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    Review: Cats At The London Palladium

    Cats at the London Palladium is a musical unlike any other. The show is based on the poems of T.S. Eliot, and brought to life by the songs of Andrew Lloyd Webber and the choreography of Gillian Lynne. Cats does not in any way follow the trends of a standard musical: it is led by style, not plot, and at times seemed more like a show-case than a show. Whilst the music sometimes jarred a little, the choreography of this production was spectacular. If you are looking for an absolute visual feast, then Cats is most definitely the musical for you. If you are looking for more traditional West End music and a clear plot, you perhaps ought to to go elsewhere.

    The point of Cats seemed to be to show off talent and style. This resulted in the show coming across as rather erratic and confusing. It took a little while to get used this, which is perhaps why I personally found Act Two much more enjoyable than Act One. However, once used to the style of Cats, it was easy to embrace and enjoy the show. Something that I particularly liked was the way in which the show drew in its audience. At several points throughout the show, the cats even came out into the audience. Touches like this were well-placed.

    I was surprised by the part of Cats that I enjoyed the most. I expected to enjoy certain songs that I found a little anti-climatic when it actually came to them. However, there was several songs that turned out to be pleasant surprises. It is, perhaps, best to go to Cats with no specific expectations. My personal highlights were usually when the whole cast was one stage: Jellicle Songs for Jellicle Cats, for example, made a fabulous opening. Songs such as Mr. Mistoffelees, Memory and Macavity were, of course, brilliant, but there were also some less obvious favourites: Mungojerrie & Rumpleteazer and Skimbleshanks being just two of these.

    Overall, the music of Cats was good, but there are certainly other Andrew Lloyd Webber musicals with better scores. Granted, songs such as 'Memory' have become iconic for good reason, but some of the songs jarred with the rest of the show. There was a bit of rap, for example, which I did not really enjoy at all.

    The show was really made by its superb choreography, as created by Gillian Lynne. It was simply breathtaking: I was bowled over when Mungojerrie (Harry Francis) and Rumpelteazer (Georgie Leatherland) performed a two-person cartwheel, and when the cats 'pounced' across the set as though they were walking on air. Mr. Mistoffelees (Mark John Richardson) performed with all the ease and grace of a real cat – as did Matt Krzan, who played Munkustrap. The feline nuances of the dance added another extremely impressive layer to the show; all in all, it is only fair to say that the choreography was by far the best part Cats. It was a visual feast.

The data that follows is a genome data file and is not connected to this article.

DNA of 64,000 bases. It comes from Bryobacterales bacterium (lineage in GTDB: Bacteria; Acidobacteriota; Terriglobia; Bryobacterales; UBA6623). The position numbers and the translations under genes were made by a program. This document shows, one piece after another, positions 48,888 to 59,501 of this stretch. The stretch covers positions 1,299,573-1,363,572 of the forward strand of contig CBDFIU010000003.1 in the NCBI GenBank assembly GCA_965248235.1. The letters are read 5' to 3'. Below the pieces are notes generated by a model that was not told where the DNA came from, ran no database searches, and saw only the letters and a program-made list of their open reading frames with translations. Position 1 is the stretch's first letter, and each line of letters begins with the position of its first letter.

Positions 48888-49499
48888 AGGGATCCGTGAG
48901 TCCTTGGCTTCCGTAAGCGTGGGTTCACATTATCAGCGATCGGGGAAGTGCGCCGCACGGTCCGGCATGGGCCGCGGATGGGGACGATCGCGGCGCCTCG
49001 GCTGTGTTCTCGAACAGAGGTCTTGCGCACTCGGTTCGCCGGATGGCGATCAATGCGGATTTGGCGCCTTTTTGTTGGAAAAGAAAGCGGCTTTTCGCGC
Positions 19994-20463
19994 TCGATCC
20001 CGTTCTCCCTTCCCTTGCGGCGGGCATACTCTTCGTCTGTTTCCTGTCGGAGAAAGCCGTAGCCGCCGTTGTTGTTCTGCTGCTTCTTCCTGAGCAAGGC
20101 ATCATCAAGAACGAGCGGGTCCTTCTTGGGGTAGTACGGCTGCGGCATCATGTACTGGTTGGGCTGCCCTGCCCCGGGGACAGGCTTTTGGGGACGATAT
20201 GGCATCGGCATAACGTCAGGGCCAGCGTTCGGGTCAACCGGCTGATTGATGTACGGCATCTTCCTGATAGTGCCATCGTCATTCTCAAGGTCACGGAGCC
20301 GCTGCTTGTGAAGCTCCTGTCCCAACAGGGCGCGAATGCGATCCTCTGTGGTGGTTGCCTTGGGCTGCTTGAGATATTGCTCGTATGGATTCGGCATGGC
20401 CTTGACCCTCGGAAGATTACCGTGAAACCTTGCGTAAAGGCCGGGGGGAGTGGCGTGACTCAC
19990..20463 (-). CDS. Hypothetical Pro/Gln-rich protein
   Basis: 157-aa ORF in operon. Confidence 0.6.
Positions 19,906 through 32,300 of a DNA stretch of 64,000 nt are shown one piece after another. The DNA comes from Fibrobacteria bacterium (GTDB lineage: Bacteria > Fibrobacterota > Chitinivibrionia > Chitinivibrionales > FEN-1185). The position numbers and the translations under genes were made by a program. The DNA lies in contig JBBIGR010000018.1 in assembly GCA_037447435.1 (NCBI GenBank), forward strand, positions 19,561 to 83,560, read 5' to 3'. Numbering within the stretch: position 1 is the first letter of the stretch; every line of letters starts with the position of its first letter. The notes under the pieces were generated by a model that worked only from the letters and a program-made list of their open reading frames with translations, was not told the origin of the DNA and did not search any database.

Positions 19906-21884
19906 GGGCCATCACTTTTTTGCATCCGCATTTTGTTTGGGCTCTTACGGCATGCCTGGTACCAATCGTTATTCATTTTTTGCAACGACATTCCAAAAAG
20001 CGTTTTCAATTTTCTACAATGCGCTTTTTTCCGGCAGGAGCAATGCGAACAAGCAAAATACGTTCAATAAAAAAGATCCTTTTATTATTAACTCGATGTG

Adding to this visual effect was a wonderful set. The stage of the London Palladium was utilised perfectly by the junk-yard set of this show. There were pieces of 'junk' reaching out from the stage, so that the audience were completely immersed and it was hard to tell where the set ended and the seating began. Equally impressive were the costumes used – they gave each cat such a distinctive characteristic that, even through the confusion of the show, it was easy to understand the cats' personalities from one glance.

    The lighting used during the show was another extremely strong point. I absolutely loved the part in Mr Mistoffelees where the cat seemed to catch the moonlight in his hand and then manipulate it. The precision of the lighting throughout the show was wonderful, and created such a strong sense of ambience that it was hard not to be draw in.

    The cast were all exceptionally strong. Matt Krzan, as Munkustrap, carried the show along perfectly. But it is hard to pick out favourites, when it comes to casting, for this show, because the whole performance was reliant on everybody. Each cast member had an important part to play, and they all delivered with the sort of elegance and talent that you only really see in shows such as this.
    Beverly Knight, playing Grizabella, was very impressive. When she performed the first rendition of Memory, I have to admit that I was a little underwhelmed. But when, in Act Two, she absolutely stunned me with her reprise of the same song, my mind was swiftly changed. Even so, I would not go so far as to say that she was the 'star of the show', since Cats does really allow for anybody to be this. Beverly Knight was just one of the extremely talented cast members to perform in Cats.
    It is worth knowing, before you go to see this show, that you do not need to know the poems on which it is based to enjoy the show. You simply have to go with an open mind – and without expecting a beginning–middle–end plot to develop.

    Overall, Cats was a visually impressive show-case of what the West End can do. Its unique and sometimes erratic style would probably only suit some people, and the music was not Andrew Lloyd Webber's best – but I did go away from this show feeling as though I had experienced the core of West End talent. If you want to see something totally different, then catch Cats before it closes in January next year.

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